Jordan Carter and Josie Pagani agree – there is a legitimate debate that needs to be had about whether Labour aims for the left or the centre vote. That may be where agreement stops, judging from Josie Pagani’s contribution to the debate on Nine to Noon this morning
. The political strategy she expounds is however worth unpicking.
Summarised as best I can, Pagani thinks the debate is between those who think Labour should go after the left vote, which she equates with Green voters, and those who think it should go after the centre, who she characterises as 2011 Labour switchers to National. She said there was some “romanticising” of the 800,000 who did not vote in the last election as left wing, including a view that if Labour had been more left wing at the last election more people would have voted Labour. She said that this was not borne out by “the research,” which said non-voter values were the same as those of the centre.
She described Shearer’s Greypower speech as his “welfare speech”, and said what he was trying to do with his example about the roof-painting beneficiary was to appeal to the truckdriver she met campaigning in Taranaki/King Country who’d said Labour was for the beneficiaries, National for the rich, who’s there for me? In Pagani’s view, Shearer had to find a way to appeal to him, by letting him know that Labour was not going to defend the indefensible where a guy who’s getting a benefit that should not be getting one.
Labour had to look like change, and change was going to make some people feel uncomfortable – according to Pagani these were party insiders, those with vested interests, those for the status quo, the left blogosphere, those inside the beltway. You get the drift. Oh and the Standard came in for a mention.
Pagani’s approach seems to be advocating a crude form of inoculation, that Shearer should get Labour’s retaliation in first, and not be unhappy if this upsets some of its own supporters and activists.
By far the most sensible contributions to the discussion in my view came from Kathryn Ryan and Matthew Hooton. Hooton’s said that talk about roof-painting beneficiaries was exactly what’s wrong with Labour – getting the phraseology right in a speech that no-one’s going to read anyway would have passed the truck driver by, as he would be working. Anyway people believed that these examples were PR constructs and did not really exist. It’s ironic that better advice for the left came from the spokesman from the right.
Kathryn Ryan said people – right left or centre – need to hear what Labour’s doing. Labour should be articulate and be in the game. Amen to that.
Jordan Carter’s approach was thoughtful. He raised the following questions in a recent post, commenting on a blogspat between Pagani and Chris Trotter, remarking that that “both Josie and Chris made some reasonable points, and that in doing so both of them hit on some critical debates Labour and the left need to have as we settle on our strategy for 2014 and beyond:
These are key questions. To me the answers are obvious. Labour has to focus on motivating people who didn’t vote in 2011; it has to focus on winning support from people who voted National in the last election, and it should win back some former Green voters. The priorities are in that order.
Non-voters are most important because if they can be persuaded to vote, most are likely to vote Labour. In 2002 Labour voters disaffected by Corngate went to non-vote. So did disaffected Labour did in 2011, and not because Labour was insufficiently left-wing. Winning back those voters was crucial to Labour’s win in 2005. It will be again in 2014, and the lessons of 2005 are salutary.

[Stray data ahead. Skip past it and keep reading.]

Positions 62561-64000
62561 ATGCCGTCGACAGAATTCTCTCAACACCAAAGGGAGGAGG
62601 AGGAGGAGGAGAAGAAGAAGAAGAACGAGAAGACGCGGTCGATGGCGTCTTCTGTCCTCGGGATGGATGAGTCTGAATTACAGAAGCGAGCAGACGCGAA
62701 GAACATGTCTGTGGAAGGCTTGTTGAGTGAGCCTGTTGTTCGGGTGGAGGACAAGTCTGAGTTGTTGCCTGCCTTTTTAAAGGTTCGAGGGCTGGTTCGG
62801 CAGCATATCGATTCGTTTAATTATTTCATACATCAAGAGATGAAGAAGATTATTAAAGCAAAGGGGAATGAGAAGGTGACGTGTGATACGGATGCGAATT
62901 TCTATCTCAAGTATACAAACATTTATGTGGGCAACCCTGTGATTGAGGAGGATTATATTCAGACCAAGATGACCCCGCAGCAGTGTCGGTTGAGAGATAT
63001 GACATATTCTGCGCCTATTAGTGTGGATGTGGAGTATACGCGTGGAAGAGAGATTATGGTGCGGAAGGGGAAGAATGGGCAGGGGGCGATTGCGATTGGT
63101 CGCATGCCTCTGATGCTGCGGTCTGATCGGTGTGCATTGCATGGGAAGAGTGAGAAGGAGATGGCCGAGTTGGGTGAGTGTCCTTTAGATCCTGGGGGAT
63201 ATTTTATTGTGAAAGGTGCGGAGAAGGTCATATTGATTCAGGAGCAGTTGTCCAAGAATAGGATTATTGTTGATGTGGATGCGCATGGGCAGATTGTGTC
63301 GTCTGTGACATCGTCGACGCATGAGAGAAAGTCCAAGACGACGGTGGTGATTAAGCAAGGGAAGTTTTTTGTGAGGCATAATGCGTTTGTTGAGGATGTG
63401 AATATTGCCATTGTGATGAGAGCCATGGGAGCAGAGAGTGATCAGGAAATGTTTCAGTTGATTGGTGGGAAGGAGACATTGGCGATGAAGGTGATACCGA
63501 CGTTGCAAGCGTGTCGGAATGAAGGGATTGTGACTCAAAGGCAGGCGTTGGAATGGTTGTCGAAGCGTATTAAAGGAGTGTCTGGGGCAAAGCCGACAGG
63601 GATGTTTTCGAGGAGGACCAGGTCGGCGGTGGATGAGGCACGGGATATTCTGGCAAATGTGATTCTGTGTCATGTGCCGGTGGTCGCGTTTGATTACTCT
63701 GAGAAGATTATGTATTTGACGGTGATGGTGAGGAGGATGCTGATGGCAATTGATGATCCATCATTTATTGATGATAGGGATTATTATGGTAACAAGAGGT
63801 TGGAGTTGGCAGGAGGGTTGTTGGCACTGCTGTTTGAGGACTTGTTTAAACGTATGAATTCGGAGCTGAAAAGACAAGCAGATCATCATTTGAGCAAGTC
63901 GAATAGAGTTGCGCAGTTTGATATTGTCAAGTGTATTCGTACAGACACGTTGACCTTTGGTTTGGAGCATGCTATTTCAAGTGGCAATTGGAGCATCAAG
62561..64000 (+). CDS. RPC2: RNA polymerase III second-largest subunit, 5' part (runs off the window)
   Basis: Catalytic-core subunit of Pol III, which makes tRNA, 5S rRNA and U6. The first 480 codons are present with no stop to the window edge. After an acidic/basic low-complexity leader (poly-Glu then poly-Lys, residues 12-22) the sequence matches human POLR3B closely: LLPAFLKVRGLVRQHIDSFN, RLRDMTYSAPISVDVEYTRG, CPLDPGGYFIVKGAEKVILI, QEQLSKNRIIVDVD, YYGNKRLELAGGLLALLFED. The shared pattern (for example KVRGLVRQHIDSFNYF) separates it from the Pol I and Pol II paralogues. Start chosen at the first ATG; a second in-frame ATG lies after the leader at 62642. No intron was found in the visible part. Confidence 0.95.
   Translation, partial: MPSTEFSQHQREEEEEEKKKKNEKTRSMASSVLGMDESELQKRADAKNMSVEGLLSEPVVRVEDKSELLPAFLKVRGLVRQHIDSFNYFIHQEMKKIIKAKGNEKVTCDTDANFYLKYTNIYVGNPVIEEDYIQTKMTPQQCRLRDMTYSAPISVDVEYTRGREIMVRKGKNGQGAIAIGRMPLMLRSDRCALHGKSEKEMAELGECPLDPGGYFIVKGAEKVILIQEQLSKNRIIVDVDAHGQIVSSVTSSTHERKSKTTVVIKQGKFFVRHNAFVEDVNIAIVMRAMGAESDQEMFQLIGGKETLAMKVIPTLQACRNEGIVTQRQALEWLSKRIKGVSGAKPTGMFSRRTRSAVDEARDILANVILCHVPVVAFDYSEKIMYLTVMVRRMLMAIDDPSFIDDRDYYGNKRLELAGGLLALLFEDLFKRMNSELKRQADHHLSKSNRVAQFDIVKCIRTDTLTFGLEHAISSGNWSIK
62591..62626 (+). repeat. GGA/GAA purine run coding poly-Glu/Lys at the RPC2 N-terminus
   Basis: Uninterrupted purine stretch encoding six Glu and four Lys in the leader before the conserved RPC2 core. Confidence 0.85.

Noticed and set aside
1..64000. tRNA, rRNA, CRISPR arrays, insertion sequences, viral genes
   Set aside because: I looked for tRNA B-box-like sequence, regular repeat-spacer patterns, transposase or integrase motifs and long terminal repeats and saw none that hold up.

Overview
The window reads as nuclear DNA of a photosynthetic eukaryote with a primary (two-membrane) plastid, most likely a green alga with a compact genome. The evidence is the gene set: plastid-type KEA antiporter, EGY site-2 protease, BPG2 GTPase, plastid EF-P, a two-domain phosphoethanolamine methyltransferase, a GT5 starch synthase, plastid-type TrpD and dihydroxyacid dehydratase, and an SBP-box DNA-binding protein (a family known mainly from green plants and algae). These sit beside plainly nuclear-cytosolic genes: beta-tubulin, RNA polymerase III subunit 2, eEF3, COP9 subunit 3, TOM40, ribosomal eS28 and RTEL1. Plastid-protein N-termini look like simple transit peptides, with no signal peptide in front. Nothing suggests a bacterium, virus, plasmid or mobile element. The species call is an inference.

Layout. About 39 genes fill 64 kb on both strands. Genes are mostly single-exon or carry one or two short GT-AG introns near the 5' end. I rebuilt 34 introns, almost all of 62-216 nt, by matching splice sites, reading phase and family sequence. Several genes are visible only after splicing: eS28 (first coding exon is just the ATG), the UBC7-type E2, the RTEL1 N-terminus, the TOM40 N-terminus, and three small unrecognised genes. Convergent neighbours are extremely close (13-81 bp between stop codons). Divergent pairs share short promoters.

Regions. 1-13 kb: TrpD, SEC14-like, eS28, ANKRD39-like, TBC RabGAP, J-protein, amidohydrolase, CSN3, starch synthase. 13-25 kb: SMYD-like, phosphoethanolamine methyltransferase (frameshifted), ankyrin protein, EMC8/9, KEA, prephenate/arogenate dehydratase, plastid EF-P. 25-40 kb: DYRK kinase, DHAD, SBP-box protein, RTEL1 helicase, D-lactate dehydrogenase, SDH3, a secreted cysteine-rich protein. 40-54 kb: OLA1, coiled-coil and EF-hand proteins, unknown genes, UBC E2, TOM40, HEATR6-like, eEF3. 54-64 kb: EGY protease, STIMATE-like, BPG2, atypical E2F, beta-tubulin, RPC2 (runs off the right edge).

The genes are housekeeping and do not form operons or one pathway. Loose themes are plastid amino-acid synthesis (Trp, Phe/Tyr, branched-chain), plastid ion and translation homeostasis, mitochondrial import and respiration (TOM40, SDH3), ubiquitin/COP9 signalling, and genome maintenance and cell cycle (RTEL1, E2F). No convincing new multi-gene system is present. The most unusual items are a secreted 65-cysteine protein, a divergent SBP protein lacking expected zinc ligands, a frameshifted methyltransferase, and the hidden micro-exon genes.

Labour will also have to win back many of those who voted National in 2011. This is already happening. As Matthew Hooton noted in the interview, Labour’s steady rise in the polls means that it has theoretically gained another 100,000 voters since the last election. There is no need for panic. National learnt this lesson the hard way in 2005 – while it cannibalised the other parties of the right it still did not win enough votes off Labor to govern.
And of course in 2005 Labour appealed both to the centre and to its base. Working for Families and interest-fee student loans were policies with broad appeal, albeit targetted. They countered National’s promise of tax cuts. In 2014 neither National or Labour will have fiscal headroom for similar policies, which is why their increasingly different approaches to New Zealand’s economic future become more important.
Winning votes from the Greens is not as important as growing the size of the centre-left bloc. Winning government has to be the goal, and we can be absolutely certain that that will be National’s focus. Hooton thinks that Winston is in National’s pocket, which may or may not be the case, but the Greens have been thrice denied a share in government when they might have been better placed there, and that cannot happen again.
The trick is how should Labour go about winning support. For once in my life, I agree with Matthew Hooton. Convoluted messages aiming to get one’s retaliation in first are at best futile, at worst counter-productive. I’ve always agreed with Kathryn Ryan, even when I couldn’t admit it for loyalty reasons. People need to hear what Labour’s offering. Labour needs to be articulate, positive and be in the game.
And increasingly, the way to win support will be by personal contact. This is where those activists and insiders are very important, and where is it also important not to be sending mixed messages to them via the airwaves.
Again, no need to panic, but definitely time to get out more positive messages about what Labour would do. That’s what truckdrivers, and the rest of us, want to hear.